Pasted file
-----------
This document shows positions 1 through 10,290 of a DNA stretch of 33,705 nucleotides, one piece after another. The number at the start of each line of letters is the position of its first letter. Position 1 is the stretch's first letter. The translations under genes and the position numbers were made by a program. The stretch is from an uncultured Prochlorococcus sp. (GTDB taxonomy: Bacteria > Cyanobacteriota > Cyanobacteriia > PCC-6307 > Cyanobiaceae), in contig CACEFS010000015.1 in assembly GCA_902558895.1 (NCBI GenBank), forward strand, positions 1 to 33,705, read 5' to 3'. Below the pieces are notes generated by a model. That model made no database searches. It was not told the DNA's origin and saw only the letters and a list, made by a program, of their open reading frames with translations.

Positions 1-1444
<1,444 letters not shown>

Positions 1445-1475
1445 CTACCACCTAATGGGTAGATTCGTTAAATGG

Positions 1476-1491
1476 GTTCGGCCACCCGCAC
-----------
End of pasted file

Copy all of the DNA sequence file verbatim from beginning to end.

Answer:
This document shows positions 1 through 10,290 of a DNA stretch of 33,705 nucleotides, one piece after another. The number at the start of each line of letters is the position of its first letter. Position 1 is the stretch's first letter. The translations under genes and the position numbers were made by a program. The stretch is from an uncultured Prochlorococcus sp. (GTDB taxonomy: Bacteria > Cyanobacteriota > Cyanobacteriia > PCC-6307 > Cyanobiaceae), in contig CACEFS010000015.1 in assembly GCA_902558895.1 (NCBI GenBank), forward strand, positions 1 to 33,705, read 5' to 3'. Below the pieces are notes generated by a model. That model made no database searches. It was not told the DNA's origin and saw only the letters and a list, made by a program, of their open reading frames with translations.

Positions 1-1444
<1,444 letters not shown>

Positions 1445-1475
1445 CTACCACCTAATGGGTAGATTCGTTAAATGG

Positions 1476-1491
1476 GTTCGGCCACCCGCAC